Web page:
Invoice Factoring in Five Steps

What is Invoice Factoring?

Invoice factoring is a financing arrangement that gives a business fast access to cash. Many small businesses in need of working capital utilize factoring as a reliable alternative to a traditional line of credit.

When cash flow strains a business, invoice factoring unlocks the value tied up in the business’s accounts receivable. Also, the term factoring is often used interchangeably with accounts receivable financing. Check out more information on how factoring works, if factoring is a fit for your business, and the how best to choose a factoring company.

How Does Invoice Factoring Work?

An invoice factoring arrangement involves three parties: The Business (the seller of invoices), The Business’s Customer (the debtor) and the Factor (factoring company).

A business sells its invoices to a third party financing partner (factor). Rather than waiting 30, 60 or 90 days for a customer to pay, funds are available to the business within 24 hours.

The five steps of invoice factoring:

  1. The Seller provides a service or delivers a product, then sends an invoice to the Debtor.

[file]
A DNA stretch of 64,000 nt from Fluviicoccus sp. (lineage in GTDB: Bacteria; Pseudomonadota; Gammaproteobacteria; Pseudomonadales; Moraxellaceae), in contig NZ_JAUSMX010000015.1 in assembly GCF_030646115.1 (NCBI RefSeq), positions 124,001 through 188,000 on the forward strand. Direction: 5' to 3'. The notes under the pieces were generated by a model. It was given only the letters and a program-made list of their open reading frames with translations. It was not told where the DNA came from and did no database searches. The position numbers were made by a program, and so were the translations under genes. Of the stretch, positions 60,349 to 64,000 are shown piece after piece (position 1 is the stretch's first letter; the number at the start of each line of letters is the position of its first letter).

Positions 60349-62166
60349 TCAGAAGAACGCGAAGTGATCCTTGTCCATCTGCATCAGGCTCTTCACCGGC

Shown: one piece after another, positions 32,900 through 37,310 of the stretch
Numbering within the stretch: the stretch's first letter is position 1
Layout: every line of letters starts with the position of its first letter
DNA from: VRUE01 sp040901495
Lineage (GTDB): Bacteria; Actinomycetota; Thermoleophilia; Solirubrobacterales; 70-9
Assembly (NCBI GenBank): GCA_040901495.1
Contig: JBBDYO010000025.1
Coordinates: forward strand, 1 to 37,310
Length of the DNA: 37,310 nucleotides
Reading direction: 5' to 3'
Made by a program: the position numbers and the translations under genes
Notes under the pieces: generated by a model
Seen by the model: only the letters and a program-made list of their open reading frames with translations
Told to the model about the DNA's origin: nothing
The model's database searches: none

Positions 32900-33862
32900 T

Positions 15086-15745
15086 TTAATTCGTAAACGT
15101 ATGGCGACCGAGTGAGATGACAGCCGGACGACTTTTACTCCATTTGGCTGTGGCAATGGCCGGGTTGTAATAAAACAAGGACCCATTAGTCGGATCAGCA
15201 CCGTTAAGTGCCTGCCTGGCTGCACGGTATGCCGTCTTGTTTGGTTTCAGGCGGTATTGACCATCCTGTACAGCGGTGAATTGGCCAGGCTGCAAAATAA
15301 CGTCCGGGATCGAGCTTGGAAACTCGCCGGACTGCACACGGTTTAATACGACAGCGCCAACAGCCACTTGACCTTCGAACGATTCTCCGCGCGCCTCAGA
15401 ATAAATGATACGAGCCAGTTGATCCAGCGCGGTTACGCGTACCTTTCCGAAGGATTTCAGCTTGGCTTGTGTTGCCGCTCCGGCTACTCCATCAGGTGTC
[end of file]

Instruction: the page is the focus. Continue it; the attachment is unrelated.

2. The Seller submits that invoice to the Factor for funding (for example, on Day 1)
  3. The Factor advances between 80-90% of the invoice value to the Seller, deposited into their business bank account (for example, on Day 2)
  4. The Debtor mails their payment to the Factor, which goes into a lockbox in the Seller’s name (for example, on Day 25)
  5. The remaining 10-20% of the invoice value is released to the Seller, minus a small Factor fee (for example, on Day 26)

Invoice Factoring in Five Steps

 

Factoring improves cash flow management for new and growing businesses. In addition to providing working capital, it also supports the business with credit verification and payment collections functions.